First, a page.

It was the day before Christmas Eve and I was 12 weeks pregnant. My husband and I were waiting in the ER to hear the test results that in our minds we already knew the answer to, but as he held my hand we hung onto every last thread of hope. As the doctor came in and sat next to my bed, the tears streamed down, he told us that we had lost our first baby. I looked at my husband and he began to cry, it was the first time I had seen him moved to such sorrow.
That afternoon we held each other, shared tears and grieved over the child we dreamed of meeting, but would never hold. The days to come were supposed to be ones of much joy, but the grief didn’t leave and I did everything in my willpower to fight the tears during Christmas Mass. I noticed however that as my husband continued to comfort me, I no longer saw any tears from him and his grief seemed to have dissipated. As the weeks went on I continued to mourn and tried to understand why this happened. I began to grow frustrated; it seemed to me that my husband had already gotten over the loss. The questions filled my mind, why does he no longer appear sad, did he not love this baby, how could he just get over it, doesn’t he understand what happened?
Needless to say arguments ensued as we tried to understand each other’s feelings. Unfortunately, it probably wasn’t until our third miscarriage when we were finally able to comprehend how we each grieved in our own way. As mothers we are so fortunate to have the instant bond with the child developing inside of us and for the fathers it comes about much more gradually as the pregnancy progresses.
My husband’s grief was seeing me suffer, not being able to take away my pain or lift me out of my sadness. His frustration came in wanting things back to normal, just wanting his wife back. Once I understood that he wasn’t dismissing my sorrow, but only trying to help me out of it, it made the healing process come about more smoothly. I would even try to laugh at one of his jokes, just to give him a little comfort that I was going to be okay.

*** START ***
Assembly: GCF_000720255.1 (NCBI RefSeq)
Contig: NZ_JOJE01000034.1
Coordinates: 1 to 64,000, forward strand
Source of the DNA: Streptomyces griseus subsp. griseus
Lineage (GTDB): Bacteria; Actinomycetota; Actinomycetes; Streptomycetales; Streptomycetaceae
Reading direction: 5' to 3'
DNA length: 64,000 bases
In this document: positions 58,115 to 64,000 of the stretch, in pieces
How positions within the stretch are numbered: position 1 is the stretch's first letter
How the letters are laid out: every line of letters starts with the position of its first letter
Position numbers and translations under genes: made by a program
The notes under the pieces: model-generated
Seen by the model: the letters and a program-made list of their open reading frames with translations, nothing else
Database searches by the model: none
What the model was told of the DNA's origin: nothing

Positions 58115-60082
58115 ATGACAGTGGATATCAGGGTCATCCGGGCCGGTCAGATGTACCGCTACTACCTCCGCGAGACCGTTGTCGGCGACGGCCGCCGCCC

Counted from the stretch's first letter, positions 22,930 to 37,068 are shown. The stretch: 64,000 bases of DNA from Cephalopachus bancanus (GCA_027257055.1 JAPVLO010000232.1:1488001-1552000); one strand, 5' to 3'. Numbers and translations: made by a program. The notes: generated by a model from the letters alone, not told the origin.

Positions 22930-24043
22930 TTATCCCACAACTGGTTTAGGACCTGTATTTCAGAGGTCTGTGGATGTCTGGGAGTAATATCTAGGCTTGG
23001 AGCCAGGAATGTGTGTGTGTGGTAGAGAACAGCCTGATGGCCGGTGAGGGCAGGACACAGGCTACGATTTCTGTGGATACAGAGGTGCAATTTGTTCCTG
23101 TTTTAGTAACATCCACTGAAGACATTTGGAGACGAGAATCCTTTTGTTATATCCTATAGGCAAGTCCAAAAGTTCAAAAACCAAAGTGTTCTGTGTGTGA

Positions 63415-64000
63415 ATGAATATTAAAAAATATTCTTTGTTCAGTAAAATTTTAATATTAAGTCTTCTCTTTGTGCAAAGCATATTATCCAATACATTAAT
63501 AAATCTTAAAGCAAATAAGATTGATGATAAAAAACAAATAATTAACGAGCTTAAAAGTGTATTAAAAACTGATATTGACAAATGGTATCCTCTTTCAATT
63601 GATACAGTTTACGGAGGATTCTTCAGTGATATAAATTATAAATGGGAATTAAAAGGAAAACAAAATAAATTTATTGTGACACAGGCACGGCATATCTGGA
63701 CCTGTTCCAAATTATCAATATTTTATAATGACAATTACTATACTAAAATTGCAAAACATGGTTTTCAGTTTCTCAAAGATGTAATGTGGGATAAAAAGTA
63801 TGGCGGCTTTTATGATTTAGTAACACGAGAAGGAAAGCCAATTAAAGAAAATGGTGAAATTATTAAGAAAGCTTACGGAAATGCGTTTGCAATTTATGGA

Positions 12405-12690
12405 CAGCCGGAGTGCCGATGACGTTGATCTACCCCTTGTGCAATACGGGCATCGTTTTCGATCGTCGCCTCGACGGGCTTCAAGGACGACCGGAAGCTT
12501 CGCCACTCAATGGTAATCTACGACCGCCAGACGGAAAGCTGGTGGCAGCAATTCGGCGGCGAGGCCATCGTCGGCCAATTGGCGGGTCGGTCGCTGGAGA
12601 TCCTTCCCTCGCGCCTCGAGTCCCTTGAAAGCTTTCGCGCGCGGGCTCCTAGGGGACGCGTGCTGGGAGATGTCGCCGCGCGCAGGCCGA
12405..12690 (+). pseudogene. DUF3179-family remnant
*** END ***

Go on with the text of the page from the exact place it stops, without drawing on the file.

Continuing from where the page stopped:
It seems cliché to say, men and women grieve differently, but far too often we don’t understand it or take the time to communicate as to how so. Studies have shown that there is an increase in separation and divorce after miscarriage, and I am continually hearing stories of this being the case. According to a recent study, couples are 22% more likely to breakup after a miscarriage. When I think about it, it doesn’t really surprise me, this child came into being because of your love and it is love that seems shattered after the loss. Someone is missing and it’s learning how to put the pieces back together when a piece of you is no longer there.
Be patient with your spouse. Don’t give up. Realize and respect that each is grieving in their own way. Listen and be patient. It may not be easy, but cling to one another and be patient. Take the time to communicate authentically and express your feelings. Schedule a few more date nights and focus on your relationship. Reach out to other couples, who have been through similar experiences, it’s always good to know you are not alone in what you are feeling. Looking back we know that as difficult as these times were, they brought us closer together. It’s making your way through the storm to enjoy the sunrise.